Working in partnership with our clients and investment managers to provide for a sustainable future.
New Providence is an integrated investment office serving Endowments, Foundations, Individuals and select Families. We provide clients the advantages of: EXPERIENCE, INDEPENDENCE, FOCUS and ALIGNMENT OF INTERESTS.Read More
We believe that strategic asset allocation combined with astute manager selection will produce the greatest investment results. Our mission is to preserve and enhance our clients’ financial capital by investing with those managers best suited to helping our clients achieve their long term goals.Learn More
The senior members of the New Providence investment team have on average, over 25 YEARS OF INVESTMENT EXPERIENCE. Our active partners own over 95% of the firm and are deeply committed to managing portfolios as well as client relationships.See More
Basic Test. New Providence is led by experienced professionals who view investment counseling as a profession, not a business, and are committed to the pursuit of excellence in all aspects of our work. Such work centers on the shaping and ongoing refinement of both comprehensive and specialized investment programs for a select group of wealthy families and endowed charities. Given the US-centric bias of portfolios stewarded by many recipients of this essay — a bias at odds with the very full current pricing of assets flattered by it — the time is ripe for such principals to undertake a thorough review of their investment policies and practices. read more ❯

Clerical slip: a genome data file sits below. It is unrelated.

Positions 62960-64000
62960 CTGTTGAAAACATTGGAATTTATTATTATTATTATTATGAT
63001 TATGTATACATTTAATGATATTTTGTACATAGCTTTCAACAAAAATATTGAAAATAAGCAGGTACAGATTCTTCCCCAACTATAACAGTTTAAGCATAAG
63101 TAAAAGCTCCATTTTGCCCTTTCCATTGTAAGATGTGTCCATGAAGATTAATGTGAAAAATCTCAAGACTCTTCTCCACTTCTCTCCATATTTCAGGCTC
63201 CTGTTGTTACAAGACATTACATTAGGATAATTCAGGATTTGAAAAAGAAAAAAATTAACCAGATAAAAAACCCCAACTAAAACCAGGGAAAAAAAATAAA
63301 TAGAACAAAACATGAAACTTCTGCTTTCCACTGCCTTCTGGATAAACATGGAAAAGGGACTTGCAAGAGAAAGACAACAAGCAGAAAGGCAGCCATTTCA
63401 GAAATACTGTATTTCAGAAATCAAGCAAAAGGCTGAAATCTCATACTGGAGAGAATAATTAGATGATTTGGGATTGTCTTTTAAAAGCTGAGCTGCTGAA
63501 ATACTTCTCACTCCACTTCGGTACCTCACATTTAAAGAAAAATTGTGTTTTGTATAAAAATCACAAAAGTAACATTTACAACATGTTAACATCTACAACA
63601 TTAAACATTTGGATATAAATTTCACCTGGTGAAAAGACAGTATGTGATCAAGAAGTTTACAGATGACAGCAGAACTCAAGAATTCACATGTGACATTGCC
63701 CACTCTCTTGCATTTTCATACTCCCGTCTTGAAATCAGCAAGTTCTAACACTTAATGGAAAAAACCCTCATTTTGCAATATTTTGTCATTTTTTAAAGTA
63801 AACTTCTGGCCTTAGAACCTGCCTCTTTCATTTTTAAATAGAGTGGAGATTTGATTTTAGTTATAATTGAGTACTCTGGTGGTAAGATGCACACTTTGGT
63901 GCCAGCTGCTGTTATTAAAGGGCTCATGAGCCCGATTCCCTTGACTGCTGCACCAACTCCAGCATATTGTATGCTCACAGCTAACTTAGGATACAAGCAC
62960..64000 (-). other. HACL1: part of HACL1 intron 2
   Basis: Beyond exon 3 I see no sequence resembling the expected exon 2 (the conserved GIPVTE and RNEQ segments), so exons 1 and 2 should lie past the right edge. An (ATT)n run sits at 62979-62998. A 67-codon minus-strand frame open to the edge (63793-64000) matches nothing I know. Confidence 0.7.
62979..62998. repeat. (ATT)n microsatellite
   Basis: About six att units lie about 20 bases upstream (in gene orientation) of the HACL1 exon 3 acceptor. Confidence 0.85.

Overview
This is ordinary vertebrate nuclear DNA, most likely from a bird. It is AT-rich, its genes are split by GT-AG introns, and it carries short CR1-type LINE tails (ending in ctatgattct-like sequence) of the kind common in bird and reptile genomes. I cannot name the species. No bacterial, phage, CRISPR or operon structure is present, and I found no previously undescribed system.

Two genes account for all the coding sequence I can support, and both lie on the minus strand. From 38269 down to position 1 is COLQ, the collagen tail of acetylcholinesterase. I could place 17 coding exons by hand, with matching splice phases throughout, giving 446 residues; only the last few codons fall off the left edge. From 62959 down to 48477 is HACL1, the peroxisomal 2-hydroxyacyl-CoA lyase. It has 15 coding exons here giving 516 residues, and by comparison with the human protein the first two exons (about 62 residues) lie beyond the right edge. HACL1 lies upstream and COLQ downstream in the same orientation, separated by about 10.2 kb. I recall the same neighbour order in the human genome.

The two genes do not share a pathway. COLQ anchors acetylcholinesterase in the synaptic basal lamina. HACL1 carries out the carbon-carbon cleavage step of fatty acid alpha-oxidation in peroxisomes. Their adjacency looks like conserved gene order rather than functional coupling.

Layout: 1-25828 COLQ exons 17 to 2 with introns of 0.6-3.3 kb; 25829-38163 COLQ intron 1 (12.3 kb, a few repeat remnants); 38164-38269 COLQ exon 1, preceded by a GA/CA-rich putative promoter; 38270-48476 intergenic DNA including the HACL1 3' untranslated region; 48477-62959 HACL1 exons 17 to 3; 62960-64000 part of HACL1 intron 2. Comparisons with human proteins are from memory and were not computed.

The second quarter offered something for everyone, with global stock and bond markets producing strong returns (see Table 1). The most interesting aspect of returns year to date has been the markets’ interpretation of the environment. Bond markets have been strong on the presumption that the Federal Reserve, and other global central banks, will cut rates due to data suggesting weaker economic growth. Lower bond yields and inverted yield curves have traditionally been indicators of something ominous coming, but equity markets have taken that same economic data and concluded that bad news is good news. The S&P 500, for example, closed the second quarter at an all-time high. read more ❯
In the first quarter, the Federal Reserve made four separate statements to the effect that they had, or would, stop tightening and let the unstated impression that their next step might even be to start easing. One would be justified in thinking that they had decided to give the stock market a reason to go up. If that was in fact their intention, it worked. The S&P 500 which had been down 13.5% in the fourth quarter, was up 13.6% in the first quarter (see Table 1). As a result, equity holders should be more than satisfied with returns for the quarter. However, a closer look at fundamental developments present a more nuanced view, one that highlights a deceleration in the growth trajectory of the U.S. economy and corporate earnings. read more ❯